The Lowdown: As winter turns to spring, as the phoenix dies to be reborn, so does old intellectual property become new again. A Star Is Born was made in 1937 and remade as musicals in 1954 and 1976. Bradley Cooper steps into the leading man’s guitar strap, last worn by Kris Kristofferson, and the first few songs of the soundtrack belong to his surprisingly soulful voice. His country rock stylings are soon joined by Lady Gaga in a role previously played by Barbra Streisand and Judy Garland. Soon Lady Gaga takes over the album, and then the guitars give way to glittering synthesizers. There are songs of love and strife and loss. In the end, the instrumentation is stripped away until all that’s left is a piano, a voice, and a handful of heavy words. The soundtrack tells pretty much the whole movie — for better mostly, but sometimes for worse.
The Good: There are a handful of bands today that would happily swap their lead singer for Cooper. He has, perhaps, a below-average professional voice, but make no mistake: it’s a professional-quality voice. Cooper sings the hell out of “Black Eyes”, a song he co-wrote with Lukas Nelson, son of Willie. And the best track on the album might be a Cooper cut: “Maybe It’s Time”, a quiet look at a changing world, written by Jason Isbell.
But the real star was always going to be Lady Gaga, and the great fun of A Star Is Born is hearing her play in different musical sandboxes. Lady Gaga is a music nerd, with a nerd’s love of genres. She loves synth pop. She loves outlaw country. She loves disco, funk, and seventies rock, and she gets to have it all in A Star Is Born. She belts out “Is That Alright” like a big Broadway ballad — this is a musical, after all — and you can easily imagine her leaning over Evita’s balcony or “Defying Gravity” in green face paint. “Diggin’ My Grave” could have been a Reba McEntire duet, and Bradley Cooper could have been Billy Ray Cyrus. “Look What I Found” is funky piano pop. “Why Did You Do That” is horny and dressed for the clubs.
Still, the very best moments are when Cooper’s whiskey tones join Gaga’s blasting trumpet, like on “Diggin’ My Grave” or the wonderful, Oscar-baiting “Shallow”, which works because there’s real chemistry between the two leads, helped along by a mournful violin and enormous, crashing drums.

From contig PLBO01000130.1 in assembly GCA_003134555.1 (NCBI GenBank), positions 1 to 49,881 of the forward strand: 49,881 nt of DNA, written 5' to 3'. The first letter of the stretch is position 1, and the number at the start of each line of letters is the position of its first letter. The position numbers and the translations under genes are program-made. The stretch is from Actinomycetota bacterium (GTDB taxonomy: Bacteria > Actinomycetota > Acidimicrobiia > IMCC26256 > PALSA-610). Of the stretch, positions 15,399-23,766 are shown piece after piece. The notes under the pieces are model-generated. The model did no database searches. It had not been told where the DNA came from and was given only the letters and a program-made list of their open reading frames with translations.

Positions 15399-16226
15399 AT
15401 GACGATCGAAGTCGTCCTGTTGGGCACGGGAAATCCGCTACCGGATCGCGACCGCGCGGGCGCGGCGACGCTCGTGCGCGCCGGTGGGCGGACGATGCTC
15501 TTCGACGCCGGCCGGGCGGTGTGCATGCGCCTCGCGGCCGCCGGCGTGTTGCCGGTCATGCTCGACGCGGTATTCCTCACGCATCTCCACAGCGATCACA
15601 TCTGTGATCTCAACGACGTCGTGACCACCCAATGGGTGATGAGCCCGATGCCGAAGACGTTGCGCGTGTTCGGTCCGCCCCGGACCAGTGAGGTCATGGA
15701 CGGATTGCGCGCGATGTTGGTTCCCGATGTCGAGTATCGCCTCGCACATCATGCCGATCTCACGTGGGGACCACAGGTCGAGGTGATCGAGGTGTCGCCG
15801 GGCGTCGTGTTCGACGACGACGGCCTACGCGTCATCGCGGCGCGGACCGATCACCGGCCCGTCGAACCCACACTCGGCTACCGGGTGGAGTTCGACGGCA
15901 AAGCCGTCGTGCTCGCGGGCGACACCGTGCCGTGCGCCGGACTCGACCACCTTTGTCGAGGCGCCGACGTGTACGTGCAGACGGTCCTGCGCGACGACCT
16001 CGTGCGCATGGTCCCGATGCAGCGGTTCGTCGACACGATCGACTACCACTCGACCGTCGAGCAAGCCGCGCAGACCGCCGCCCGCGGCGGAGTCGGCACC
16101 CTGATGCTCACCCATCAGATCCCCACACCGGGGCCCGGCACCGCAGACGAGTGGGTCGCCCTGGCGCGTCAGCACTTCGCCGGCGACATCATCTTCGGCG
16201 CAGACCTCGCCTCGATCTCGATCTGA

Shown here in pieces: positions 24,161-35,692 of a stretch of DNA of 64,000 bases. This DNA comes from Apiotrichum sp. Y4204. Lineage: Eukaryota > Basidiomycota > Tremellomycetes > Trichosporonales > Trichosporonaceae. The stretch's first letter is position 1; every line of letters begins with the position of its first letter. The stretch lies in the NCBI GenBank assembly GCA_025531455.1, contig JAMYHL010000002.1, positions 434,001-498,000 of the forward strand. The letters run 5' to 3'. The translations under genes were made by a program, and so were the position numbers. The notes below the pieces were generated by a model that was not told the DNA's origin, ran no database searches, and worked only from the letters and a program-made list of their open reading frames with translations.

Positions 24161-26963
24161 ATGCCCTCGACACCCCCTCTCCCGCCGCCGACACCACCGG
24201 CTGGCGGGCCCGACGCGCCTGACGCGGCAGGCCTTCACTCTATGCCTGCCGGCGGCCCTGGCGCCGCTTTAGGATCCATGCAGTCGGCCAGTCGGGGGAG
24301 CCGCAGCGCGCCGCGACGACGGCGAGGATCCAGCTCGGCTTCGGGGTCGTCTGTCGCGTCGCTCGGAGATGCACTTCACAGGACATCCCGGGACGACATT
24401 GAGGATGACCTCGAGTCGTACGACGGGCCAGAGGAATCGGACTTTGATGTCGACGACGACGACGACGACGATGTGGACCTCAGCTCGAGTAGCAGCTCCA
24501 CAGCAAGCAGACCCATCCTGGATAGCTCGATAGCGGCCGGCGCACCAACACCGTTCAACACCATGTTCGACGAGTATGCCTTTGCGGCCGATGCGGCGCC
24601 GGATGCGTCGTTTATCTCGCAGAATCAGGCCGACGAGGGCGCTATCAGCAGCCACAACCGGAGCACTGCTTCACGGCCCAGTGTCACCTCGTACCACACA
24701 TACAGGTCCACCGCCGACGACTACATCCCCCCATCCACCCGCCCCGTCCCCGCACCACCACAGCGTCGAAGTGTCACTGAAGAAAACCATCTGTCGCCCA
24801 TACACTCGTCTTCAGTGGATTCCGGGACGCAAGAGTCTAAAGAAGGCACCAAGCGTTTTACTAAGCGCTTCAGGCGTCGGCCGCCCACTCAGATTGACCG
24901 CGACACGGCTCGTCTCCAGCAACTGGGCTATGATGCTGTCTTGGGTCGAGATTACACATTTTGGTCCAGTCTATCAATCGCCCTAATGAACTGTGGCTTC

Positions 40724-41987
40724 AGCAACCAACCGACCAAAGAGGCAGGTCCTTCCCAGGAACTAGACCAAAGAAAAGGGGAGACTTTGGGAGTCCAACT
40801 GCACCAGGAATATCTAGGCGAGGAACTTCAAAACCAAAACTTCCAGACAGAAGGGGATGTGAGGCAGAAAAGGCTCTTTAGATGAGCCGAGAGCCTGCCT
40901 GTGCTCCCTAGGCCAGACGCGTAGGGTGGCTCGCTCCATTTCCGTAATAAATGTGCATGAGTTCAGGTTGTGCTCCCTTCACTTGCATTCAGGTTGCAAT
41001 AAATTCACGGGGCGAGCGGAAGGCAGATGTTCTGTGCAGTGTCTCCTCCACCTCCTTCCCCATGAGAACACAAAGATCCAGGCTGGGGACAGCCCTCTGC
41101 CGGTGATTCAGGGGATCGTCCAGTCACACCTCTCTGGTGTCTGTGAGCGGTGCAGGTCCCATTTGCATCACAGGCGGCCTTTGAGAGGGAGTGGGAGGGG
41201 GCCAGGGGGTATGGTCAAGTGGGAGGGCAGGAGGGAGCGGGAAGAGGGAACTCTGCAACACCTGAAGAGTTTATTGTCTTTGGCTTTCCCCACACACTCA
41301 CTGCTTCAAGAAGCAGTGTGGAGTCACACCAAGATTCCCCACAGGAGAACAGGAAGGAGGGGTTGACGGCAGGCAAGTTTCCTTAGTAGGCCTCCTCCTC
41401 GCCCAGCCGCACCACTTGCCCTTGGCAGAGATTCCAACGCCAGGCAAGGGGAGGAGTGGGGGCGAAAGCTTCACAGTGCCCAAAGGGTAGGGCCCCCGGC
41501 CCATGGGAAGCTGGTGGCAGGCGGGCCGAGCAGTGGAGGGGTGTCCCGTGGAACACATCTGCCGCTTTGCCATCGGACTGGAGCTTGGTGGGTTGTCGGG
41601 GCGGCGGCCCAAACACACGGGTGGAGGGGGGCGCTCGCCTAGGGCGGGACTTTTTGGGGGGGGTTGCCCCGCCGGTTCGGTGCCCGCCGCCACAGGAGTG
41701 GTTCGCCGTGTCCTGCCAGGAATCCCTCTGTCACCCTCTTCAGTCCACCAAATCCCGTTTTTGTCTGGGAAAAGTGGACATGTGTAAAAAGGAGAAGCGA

The Bad: Lots of bits of dialogue are scattered throughout the soundtrack to provide background for the tunes. Sometimes, these scenelets add emotional weight, transforming pop songs into Shakespearean monologues. Other times, it’s just two people talking. Frequently, these skits kill the emotional energy building between songs.
There are far too many empty tracks. “Out of Time” is just a fairly competent guitar solo, presented without context or justification. And while Lady Gaga’s “La Vie En Rose” may be important to the story of the movie, it’s hard to appreciate a cover of an oft-covered song when there’s so much stunning original work on the other side of the <skip> button.
The Verdict: Yes, the listening experience would have been improved with tighter editing, but there are a great many sins in the world, and a soundtrack being too-faithful to the movie is hardly the worst. There’s real joy in this music — real pleasure in the making of art. Bradley Cooper is a delightful surprise, and Lady Gaga adds to her legend. A Star Is Born is a story familiar to audiences and personal to the people making it. It’s all in the service of fiction, but that doesn’t mean it’s not real.
Essential Tracks: “Diggin’ My Grave”, “Shallow”, and “Maybe It’s Time”